I like what Michael W. Smith says about it. Sponsoring a child is an act of worship. In many ways, I feel that the songs that are sung in churches fall more under the category of prayer than under the category of worship, that is if I had to differentiate between the two. (I’m kind of splitting Ecclesiological hairs here) LOL!


  4. Marci Carpentier August 21, 2008

    Thank you Shawn; that was beautiful.

  5. Juli Jarvis August 21, 2008

    I agree — and I feel just like Compassion Dave when I get to volunteer behind a Compassion table to sign up new sponsors. It was particularly evident at a recent Jeremy Camp concert, where we were on the baseball field near the stage and the teens were literally running to our table to sponsor children while the worship [in the form of music] was going on. I was thinking, “Now this is true worship.” I would drive 6 hours again to see this happen anytime!

    Then we saw the kids that were leaving church in a refurbished ambulance [license plate Luke 911] to take food and supplies to the homeless in their community [I wrote about it and posted photos on my blog] and I thought, “This is true servant leadership…and this is what it means to worship!” They said to us, “We know how to find them. We know where they live. We know where they sleep.” Worship and love in action!

  6. Wealthy Bob August 21, 2008

    My name’s Wealthy Bob (or so I call myself) and I just wanted to introduce myself since I just came across your blog and actually read what you posted! You’ve been bookmarked, I’ll definitely be back.

  7. Jill Foley August 21, 2008

    You hit the nail right on the head! This is awesome and I hope oodles of people read this and ingest it! (including myself).

    I had a little dose of “doing what I sing” yesterday morning when my 3 1/2 yr. old wanted to bake cookies for the neighbors. It was 7:30 am…too early for baking cookies. But the Veggie Tales were singing “love your neighbor….” and so it was a teachable moment and we grabbed it!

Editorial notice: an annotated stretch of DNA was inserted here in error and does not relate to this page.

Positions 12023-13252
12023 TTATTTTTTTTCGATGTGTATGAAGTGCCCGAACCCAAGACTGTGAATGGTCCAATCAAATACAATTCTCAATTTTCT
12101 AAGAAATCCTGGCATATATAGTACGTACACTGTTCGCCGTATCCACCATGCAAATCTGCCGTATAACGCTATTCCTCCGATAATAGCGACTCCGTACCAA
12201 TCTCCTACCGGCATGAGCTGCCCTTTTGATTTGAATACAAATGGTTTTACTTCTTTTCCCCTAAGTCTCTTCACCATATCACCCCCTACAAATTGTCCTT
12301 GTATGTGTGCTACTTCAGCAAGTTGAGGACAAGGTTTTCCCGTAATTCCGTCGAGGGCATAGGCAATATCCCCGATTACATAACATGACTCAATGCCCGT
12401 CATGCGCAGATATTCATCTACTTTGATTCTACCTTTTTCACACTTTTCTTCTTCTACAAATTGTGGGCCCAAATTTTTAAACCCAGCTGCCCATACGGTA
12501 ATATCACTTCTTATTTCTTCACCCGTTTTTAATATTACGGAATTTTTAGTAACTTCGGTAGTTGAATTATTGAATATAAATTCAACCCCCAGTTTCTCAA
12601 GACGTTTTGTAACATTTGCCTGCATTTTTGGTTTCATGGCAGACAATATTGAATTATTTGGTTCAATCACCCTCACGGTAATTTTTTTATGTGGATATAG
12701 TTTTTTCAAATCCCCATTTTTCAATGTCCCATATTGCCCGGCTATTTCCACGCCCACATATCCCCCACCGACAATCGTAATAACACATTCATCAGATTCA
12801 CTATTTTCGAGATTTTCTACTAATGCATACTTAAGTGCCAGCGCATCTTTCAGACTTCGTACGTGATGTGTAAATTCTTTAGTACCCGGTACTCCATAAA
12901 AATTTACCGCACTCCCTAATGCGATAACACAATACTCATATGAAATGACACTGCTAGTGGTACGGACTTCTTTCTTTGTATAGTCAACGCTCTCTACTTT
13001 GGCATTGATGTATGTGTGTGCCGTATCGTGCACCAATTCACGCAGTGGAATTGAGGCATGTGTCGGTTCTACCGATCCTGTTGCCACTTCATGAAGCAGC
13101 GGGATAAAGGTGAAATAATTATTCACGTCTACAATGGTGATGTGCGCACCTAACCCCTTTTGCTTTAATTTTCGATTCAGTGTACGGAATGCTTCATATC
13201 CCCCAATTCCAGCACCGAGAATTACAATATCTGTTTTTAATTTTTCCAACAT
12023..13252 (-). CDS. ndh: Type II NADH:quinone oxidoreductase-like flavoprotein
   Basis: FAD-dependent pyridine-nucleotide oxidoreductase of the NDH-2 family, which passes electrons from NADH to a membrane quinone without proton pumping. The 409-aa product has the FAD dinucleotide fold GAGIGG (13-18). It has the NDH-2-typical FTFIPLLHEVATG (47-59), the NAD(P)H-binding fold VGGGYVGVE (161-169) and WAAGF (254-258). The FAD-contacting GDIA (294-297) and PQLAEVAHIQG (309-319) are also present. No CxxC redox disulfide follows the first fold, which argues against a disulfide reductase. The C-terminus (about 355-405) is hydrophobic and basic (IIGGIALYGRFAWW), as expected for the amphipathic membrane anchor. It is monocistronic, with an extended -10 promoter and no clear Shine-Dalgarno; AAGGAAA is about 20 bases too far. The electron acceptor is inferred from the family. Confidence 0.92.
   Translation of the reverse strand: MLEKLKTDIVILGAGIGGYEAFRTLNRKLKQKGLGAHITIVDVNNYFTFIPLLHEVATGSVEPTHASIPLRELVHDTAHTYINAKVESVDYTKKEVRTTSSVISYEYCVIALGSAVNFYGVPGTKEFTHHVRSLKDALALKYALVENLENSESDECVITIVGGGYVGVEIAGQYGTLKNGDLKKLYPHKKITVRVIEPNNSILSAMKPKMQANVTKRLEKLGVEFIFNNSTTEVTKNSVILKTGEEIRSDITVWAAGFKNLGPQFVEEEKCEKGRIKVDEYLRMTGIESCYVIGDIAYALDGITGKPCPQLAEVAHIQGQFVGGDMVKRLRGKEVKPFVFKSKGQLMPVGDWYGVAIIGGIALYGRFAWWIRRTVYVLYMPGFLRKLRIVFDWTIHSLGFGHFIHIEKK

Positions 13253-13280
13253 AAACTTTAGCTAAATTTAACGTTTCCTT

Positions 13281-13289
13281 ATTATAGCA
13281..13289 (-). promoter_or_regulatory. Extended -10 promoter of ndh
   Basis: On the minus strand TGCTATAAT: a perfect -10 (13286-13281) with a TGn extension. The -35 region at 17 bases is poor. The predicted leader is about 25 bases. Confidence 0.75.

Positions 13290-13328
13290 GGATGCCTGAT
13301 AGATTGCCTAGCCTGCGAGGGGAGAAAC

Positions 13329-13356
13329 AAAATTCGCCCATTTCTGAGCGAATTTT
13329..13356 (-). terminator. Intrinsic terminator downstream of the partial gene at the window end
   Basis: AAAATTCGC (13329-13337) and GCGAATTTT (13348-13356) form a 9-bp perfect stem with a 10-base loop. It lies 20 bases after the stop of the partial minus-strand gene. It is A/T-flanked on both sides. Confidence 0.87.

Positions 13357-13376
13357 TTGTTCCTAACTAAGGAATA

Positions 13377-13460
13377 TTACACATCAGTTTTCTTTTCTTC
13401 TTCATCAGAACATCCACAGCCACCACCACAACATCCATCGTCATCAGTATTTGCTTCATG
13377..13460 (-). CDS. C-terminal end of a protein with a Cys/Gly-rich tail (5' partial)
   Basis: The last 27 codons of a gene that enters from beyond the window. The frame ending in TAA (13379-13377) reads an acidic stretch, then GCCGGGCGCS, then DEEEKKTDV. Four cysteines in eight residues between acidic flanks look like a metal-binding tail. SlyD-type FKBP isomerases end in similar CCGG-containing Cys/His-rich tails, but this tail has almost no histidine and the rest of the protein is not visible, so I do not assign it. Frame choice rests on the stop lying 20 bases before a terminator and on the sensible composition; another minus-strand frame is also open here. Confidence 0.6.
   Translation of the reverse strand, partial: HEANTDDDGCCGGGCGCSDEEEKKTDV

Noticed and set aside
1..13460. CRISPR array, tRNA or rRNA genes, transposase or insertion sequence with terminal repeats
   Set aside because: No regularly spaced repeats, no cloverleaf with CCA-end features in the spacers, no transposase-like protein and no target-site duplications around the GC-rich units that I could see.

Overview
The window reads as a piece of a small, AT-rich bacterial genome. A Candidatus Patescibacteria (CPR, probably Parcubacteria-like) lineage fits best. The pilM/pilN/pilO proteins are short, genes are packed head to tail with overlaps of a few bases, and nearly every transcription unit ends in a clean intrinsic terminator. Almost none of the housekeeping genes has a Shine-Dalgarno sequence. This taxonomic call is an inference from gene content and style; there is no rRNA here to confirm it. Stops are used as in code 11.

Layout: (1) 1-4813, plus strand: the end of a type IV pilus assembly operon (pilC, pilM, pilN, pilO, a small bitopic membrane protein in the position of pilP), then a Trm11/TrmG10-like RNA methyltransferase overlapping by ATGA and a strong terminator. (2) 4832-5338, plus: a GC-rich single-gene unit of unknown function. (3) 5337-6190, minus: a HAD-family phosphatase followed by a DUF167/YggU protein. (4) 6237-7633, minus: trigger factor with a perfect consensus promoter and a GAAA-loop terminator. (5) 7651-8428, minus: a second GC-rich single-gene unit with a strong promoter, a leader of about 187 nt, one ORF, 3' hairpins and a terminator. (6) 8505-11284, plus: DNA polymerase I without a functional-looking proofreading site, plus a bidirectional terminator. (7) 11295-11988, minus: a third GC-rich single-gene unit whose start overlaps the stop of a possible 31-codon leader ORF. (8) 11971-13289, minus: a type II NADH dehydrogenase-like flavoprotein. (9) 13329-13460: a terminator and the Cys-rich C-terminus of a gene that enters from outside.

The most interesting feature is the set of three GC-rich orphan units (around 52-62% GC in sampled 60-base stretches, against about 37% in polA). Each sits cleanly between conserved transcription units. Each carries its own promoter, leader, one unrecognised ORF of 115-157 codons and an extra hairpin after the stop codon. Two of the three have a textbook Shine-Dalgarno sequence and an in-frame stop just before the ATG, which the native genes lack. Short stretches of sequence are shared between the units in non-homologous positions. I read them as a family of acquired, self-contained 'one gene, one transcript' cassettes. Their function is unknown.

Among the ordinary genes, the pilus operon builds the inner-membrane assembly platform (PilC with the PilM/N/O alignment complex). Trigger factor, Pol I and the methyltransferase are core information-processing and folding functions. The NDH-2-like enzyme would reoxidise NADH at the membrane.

8. Vicki Small August 21, 2008

    Interesting timing…for a week and a half, I’ve been haunted by the reality that I sing one way, and when the chips are down, I live another way. Case in point: Learning on a Saturday that my niece had been diagnosed with thyroid cancer left me thoroughly unable to sing anything in church, on Sunday. The first song was “Blessed be Your name,” which I usually sing with gusto. But here I was when the darkness was closing in, when the world was not all that it should be, and I couldn’t begin to bless His name. I was too mad at Him, not to mention the crying (I can’t sing and cry at the same time).

    You should hear me sing, when things are going well, though.

  9. Beth Ingersoll August 21, 2008


  10. Compassion dave August 21, 2008

    Its weird, but I feel closest to our Lord (in worship) when I am serving Him, and less so in Sunday worship.

    I am not saying I don’t feel close to Him on Sundays (or that there is something wrong with my Sunday worship), just that I feel closer when I am doing His will.

    I am so glad that that often becomes manifest while standing behind a Compassion table and finding sponsors for children.

  11. Scot Longyear August 21, 2008

    Dead on man. Dead on.

  12. Steve Dean August 21, 2008

    Great Post Shawn
    Thank You for that

  13. Gin August 21, 2008

    Great post Shawn. I read something about how we go to church and talk to God but we often leave Him there. I am guilty of this at times and I must remind myself that God is always with me and I should always be with Him. It’s not enough to talk to Him in church and leave Him there. Thanks for this great reminder! Many Blessings!

  14. Toby August 21, 2008

    Spot on brother! Well thought, well written, well done!

  15. Sarah August 21, 2008

    I really like that- “it’s time to live like we sing”. Very well written!